The diversity of the picks and unimpeachability of the selection.
His recall for when and where he bought a record. Absolutely a sign of a true obsessive.
He remembers the people who ran his local department store record section, from his childhood, by name.
This statement about the above mentioned store and his relationship with a certain clerk: “Jane Greene, their counter assistant, took a liking to me, and whenever I would pop in, which was most afternoons after school, she would let me play records in the “sound booth” to my heart’s content till the store closed at 5:30 P.M. Jane would often join me, and we would smooch big-time to the sounds of Ray Charles or Eddie Cochran. This was very exciting, as I was around 13 or 14 and she would be a womanly 17 at that time. My first older woman.” Smooch big time!
That he remembers the Psychedelic Art collective, The Fool.
6. He credits Daevid Allen’s Bananamoon with being Proto-Glam
He gave his vinyl copy of Linton Kwesi Johnson’s, Forces of Nature, to Mos Def, incorrectly thinking he had CD copy, and was looking for a replacement copy.
He discusses the awkward introduction of Scott Walker’s influence.
He refers to Glenn Branca’s music as having “an effect akin to the drone of Tibetan Buddhist monks but much, much, much louder.”, and knows that David Rosenbloom and Lee Ranaldo were members of the ensemble.
He knows that Ed Sanders and Tuli Kupferberg, former Fugs, had currently rejoined forces for a new album, and says that the CIA had them on watch as The Fags.
His acknowledgement of his own trendsetter status as the first to record a Velvet Underground cover, pre-VU and Nico release (though the Downliners Sect covered a pre-VU Reed and Cale song, Why Don’t You Smile Now, in 1966)
Anyone who gives it up for Harry Partch gets points.
My only complaint is that he uses the plural, with “s”, when referring to vinyl, an admittedly petty pet peeve of mine, which I will attribute to his being British. But it’s Bowie, so you know it was charming as hell when he said it.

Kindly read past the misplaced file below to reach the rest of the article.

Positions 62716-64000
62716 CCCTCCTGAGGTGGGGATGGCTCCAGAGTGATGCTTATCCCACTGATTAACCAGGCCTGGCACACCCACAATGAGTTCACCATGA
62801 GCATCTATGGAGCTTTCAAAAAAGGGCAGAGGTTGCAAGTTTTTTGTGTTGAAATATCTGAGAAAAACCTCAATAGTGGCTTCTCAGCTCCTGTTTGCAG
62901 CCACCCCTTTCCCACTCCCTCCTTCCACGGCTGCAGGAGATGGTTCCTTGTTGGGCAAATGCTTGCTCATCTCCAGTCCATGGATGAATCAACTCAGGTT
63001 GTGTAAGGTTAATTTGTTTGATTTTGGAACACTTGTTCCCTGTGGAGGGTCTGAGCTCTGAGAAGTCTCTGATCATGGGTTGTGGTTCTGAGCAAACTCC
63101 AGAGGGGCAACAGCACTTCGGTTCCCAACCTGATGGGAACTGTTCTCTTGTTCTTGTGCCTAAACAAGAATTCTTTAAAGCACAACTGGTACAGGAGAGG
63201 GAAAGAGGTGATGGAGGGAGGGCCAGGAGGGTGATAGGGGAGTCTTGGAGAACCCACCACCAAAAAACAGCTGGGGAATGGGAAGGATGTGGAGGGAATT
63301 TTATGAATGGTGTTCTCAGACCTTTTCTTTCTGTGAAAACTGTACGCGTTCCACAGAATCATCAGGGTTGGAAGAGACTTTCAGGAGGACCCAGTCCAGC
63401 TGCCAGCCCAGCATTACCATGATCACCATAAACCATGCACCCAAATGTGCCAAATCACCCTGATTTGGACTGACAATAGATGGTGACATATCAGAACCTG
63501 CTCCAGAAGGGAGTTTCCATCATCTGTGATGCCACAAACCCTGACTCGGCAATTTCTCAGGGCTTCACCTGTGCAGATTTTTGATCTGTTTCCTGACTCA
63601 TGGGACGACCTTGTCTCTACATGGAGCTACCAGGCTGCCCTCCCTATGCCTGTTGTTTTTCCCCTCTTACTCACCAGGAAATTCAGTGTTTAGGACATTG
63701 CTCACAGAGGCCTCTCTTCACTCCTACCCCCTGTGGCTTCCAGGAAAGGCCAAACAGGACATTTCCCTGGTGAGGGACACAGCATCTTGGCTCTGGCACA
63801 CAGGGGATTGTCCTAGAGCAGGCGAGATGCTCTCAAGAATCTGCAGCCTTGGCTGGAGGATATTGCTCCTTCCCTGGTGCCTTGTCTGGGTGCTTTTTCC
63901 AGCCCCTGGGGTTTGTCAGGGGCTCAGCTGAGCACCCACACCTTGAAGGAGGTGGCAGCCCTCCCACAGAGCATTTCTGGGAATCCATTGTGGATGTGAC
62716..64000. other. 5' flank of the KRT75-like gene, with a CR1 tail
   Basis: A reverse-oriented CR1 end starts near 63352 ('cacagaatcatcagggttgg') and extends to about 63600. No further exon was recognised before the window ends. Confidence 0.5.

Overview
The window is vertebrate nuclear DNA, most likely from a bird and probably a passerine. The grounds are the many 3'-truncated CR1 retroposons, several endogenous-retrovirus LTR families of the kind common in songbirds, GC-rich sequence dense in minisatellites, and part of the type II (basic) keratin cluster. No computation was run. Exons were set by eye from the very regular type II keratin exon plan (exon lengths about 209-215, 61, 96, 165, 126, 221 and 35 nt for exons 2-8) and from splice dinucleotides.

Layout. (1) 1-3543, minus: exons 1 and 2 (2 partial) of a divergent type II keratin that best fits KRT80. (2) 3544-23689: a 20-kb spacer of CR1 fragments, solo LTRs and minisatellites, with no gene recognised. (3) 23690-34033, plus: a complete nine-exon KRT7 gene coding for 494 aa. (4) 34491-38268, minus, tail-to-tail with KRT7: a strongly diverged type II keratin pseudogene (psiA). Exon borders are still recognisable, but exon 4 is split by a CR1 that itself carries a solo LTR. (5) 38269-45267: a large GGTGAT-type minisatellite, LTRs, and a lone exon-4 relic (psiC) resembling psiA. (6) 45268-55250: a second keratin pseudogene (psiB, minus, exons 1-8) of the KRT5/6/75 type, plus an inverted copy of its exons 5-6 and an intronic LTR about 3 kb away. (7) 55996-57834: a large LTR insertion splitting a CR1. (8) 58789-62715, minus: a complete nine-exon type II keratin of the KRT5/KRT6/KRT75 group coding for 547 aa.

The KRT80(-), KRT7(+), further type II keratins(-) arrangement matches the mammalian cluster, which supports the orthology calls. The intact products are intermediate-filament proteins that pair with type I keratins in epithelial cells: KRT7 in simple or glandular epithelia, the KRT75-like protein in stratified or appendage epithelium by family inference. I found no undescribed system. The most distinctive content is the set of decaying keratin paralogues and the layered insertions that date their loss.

I just read the Walter Tevis novel, on which this is based, and was blown away by it. I could not however, get the image of David Bowie out of my head as I read it, and that is not a complaint as Bowie’s look and performance in the film are both exceptional. One of my fave movies, and now books, as well.
Thanks, Bibliokept! A peculiar soundtrack to one of my favorite films, gets explained. One question: what happened to the original Bowie material that went unused? Apparently his epochal album, Low, features one of those songs, Subterraneans, but what of the rest? You’re telling me there are missing songs in the style of Low?! Somebody comb the vaults, now!
Faux vintage, groovin’ soul dancer of a David Bowie cover, with a Can’t Hurry Love riddim. Regardless of who or when, this shit’s fun and cookin’. Freak out in a moonage daydream, oh yeah!
Slightly less successful is their Starman cover, with a Love Child vibe
“…And David Bowie’s official Facebook page doesn’t care about its authenticity either. “Sadly, the evidence points to this actually being a modern day hoax and that Milky Edwards and the Chamberlings never really existed,” ran a statement last week. “But don’t let that put you off. The three tracks available on YouTube are still well worth a listen and let’s hope that whoever is behind this deceit gets around to recording the rest of the album soon. We’re looking forward to Rock’N’Roll Suicide with a Detroit Emeralds twist and Star in the style of the Temptations.”
Really love the R’n’R Suicide idea. http://www.theguardian.com/music/musicblog/2013/sep/26/milky-edwards-chamberlings-ziggy-stardust-david-bowie-hoax